Handbook of Child Psychopathology

  • Thomas H. Ollendick
  • Michel Hersen

Table of contents

  1. Front Matter
    Pages i-xiii
  2. Basic Issues

    1. Front Matter
      Pages 1-3
    2. Susan B. Campbell
      Pages 5-28
    3. Diane J. Willis, C. Eugene Walker
      Pages 29-51
    4. Thomas M. Achenbach, Craig Edelbrock
      Pages 53-69
  3. Specific Childhood Psychopathologies

    1. Front Matter
      Pages 71-73
    2. Diane E. D. Deitz, Alan C. Repp
      Pages 75-91
    3. Lorian Baker, Dennis P. Cantwell
      Pages 93-104
    4. Laura Schreibman, Marjorie H. Charlop
      Pages 105-129
    5. Carol K. Whalen
      Pages 131-169
    6. Cynthia G. Baum
      Pages 171-196
    7. Dennis R. Moore, Judy L. Arthur
      Pages 197-217
    8. Cynthia G. Last
      Pages 219-227
    9. Theodore A. Petti
      Pages 229-246
    10. Gloria R. Leon, David Dinklage
      Pages 247-264
    11. Johnny L. Matson
      Pages 265-275
    12. Duane G. Ollendick
      Pages 277-290
    13. Daniel M. Doleys
      Pages 291-314
  4. Psychological Aspects of Physical Conditions

    1. Front Matter
      Pages 315-316
    2. Donald A. Williamson, C. J. Davis, Mary Lou Kelley
      Pages 317-326
    3. Michael J. Dolgin, Susan M. Jay
      Pages 327-340
    4. Thomas L. Creer, Harry Kotses
      Pages 341-357
    5. Suzanne Bennett Johnson
      Pages 359-376
    6. David A. Wolfe, Jeff St. Pierre
      Pages 377-398
    7. Norman A. Milgram
      Pages 399-415
  5. Prevention and Treatment

    1. Front Matter
      Pages 417-418
    2. June M. Tuma
      Pages 419-437
    3. Keith McBurnett, Steven A. Hobbs, Benjamin B. Lahey
      Pages 439-471
    4. Magda Campbell, Richard Perry, Ira L. Cohen, Arthur M. Small
      Pages 473-497
    5. Richard A. Winett, Anne W. Riley, Abby C. King, David G. Altman
      Pages 499-521
  6. Back Matter
    Pages 523-556

About this book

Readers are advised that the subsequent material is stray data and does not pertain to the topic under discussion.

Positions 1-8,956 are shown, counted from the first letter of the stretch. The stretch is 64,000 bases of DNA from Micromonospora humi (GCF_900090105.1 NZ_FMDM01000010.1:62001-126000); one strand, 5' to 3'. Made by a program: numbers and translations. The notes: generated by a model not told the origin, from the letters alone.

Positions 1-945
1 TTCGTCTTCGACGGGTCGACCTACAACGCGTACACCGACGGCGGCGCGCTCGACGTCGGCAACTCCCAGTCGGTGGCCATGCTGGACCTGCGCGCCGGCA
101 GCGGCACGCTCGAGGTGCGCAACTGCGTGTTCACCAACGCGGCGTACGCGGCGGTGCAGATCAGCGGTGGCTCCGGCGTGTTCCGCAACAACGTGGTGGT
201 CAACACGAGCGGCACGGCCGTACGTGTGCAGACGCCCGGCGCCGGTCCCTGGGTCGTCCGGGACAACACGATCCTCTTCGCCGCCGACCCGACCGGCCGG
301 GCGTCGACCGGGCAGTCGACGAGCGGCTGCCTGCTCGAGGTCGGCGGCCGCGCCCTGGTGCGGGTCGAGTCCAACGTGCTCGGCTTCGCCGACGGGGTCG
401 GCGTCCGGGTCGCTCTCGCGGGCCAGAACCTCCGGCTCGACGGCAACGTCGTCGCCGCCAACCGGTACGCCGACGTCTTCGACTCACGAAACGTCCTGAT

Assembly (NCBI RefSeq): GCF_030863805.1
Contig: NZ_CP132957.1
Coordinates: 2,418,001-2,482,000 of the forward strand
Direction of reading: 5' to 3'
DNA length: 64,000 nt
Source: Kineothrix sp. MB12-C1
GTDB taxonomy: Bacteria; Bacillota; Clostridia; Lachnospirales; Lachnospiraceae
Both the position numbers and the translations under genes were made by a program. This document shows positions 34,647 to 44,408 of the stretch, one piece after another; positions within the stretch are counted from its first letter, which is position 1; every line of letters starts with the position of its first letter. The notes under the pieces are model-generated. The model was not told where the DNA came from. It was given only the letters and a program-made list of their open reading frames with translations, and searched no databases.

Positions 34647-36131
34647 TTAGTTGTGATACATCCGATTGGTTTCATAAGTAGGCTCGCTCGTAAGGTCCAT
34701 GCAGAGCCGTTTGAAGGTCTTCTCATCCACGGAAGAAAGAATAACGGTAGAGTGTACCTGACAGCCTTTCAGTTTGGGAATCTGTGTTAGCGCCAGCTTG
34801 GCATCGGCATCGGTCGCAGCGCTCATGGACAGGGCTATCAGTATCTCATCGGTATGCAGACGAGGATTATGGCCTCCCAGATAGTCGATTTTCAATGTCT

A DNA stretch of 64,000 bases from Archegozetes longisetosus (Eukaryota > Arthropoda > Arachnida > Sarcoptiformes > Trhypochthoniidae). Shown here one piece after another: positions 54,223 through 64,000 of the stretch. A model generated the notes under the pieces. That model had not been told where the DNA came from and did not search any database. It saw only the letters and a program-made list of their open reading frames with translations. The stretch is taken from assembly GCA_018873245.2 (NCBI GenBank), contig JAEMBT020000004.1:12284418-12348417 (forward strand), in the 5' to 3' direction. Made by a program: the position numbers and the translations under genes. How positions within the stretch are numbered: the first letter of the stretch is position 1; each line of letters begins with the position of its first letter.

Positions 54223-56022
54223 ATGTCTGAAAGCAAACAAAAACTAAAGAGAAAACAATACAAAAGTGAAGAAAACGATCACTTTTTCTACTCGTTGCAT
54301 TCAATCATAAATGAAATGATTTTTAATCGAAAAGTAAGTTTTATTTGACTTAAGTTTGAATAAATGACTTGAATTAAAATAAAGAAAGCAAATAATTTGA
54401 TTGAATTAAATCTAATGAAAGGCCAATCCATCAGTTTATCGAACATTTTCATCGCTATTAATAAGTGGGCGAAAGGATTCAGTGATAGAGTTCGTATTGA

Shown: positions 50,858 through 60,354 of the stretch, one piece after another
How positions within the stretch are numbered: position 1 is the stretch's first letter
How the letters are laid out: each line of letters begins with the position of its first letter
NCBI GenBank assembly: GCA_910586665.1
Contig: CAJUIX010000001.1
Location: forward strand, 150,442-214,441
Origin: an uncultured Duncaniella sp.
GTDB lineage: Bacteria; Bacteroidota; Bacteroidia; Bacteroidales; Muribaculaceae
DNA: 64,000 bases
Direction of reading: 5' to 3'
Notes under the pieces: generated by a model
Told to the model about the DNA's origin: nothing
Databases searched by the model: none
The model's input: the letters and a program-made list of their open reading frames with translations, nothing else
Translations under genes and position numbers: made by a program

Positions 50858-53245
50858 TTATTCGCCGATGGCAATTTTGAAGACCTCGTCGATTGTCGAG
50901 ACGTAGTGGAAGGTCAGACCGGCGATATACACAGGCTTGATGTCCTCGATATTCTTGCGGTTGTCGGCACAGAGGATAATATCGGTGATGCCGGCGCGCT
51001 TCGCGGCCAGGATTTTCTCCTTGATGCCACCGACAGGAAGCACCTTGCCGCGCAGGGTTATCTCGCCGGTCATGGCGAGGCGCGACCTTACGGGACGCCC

In our first edition of the Handbook in 1983, we noted that child psychopathology should no longer be viewed simply as a downward extension of adult psychopathology. Rather, we suggested that children must be viewed as children, not as miniature adults, and that a merger of clinical child psychology and developmental psychology must occur in order for this objective to be realized. Now, 6 years later, we are sufficiently encouraged to assert that this synthesis, at least on a conceptual level, is well under way. Yet much growth remains to be seen along practical lines. The real test of the synthesis of these two fields of study will be evidenced on the battlefield, that is, the front line of clinical practice. Just how integrated clinical child psychology and developmental psychology really are remains to be seen. Nonetheless, progress is well under way. Careful attention to developmental and other contextual issues guided us in our efforts to solicit contributors for this second edition. All the contributors are active researchers and clinicians in the area of child psychopathology, and all are keenly aware of the subtle nuances and special considera­ tions of clinical and developmental psychology as they relate to child behavior problems. In addition, all the contributors are empirically minded; as a result, the chapters are data-based and represent some ofthe most up-to-date knowledge currently available. However, as research-based knowledge is more abundant and conclusive in some topic areas than in others, the chapters vary in length and scope.


attention behavior psychology psychopathology

Editors and affiliations

  • Thomas H. Ollendick
    • 1
  • Michel Hersen
    • 2
  1. 1.Virginia Polytechnic Institute and State UniversityBlacksburgUSA
  2. 2.Western Psychiatric Institute and ClinicUniversity of Pittsburgh School of MedicinePittsburghUSA

Bibliographic information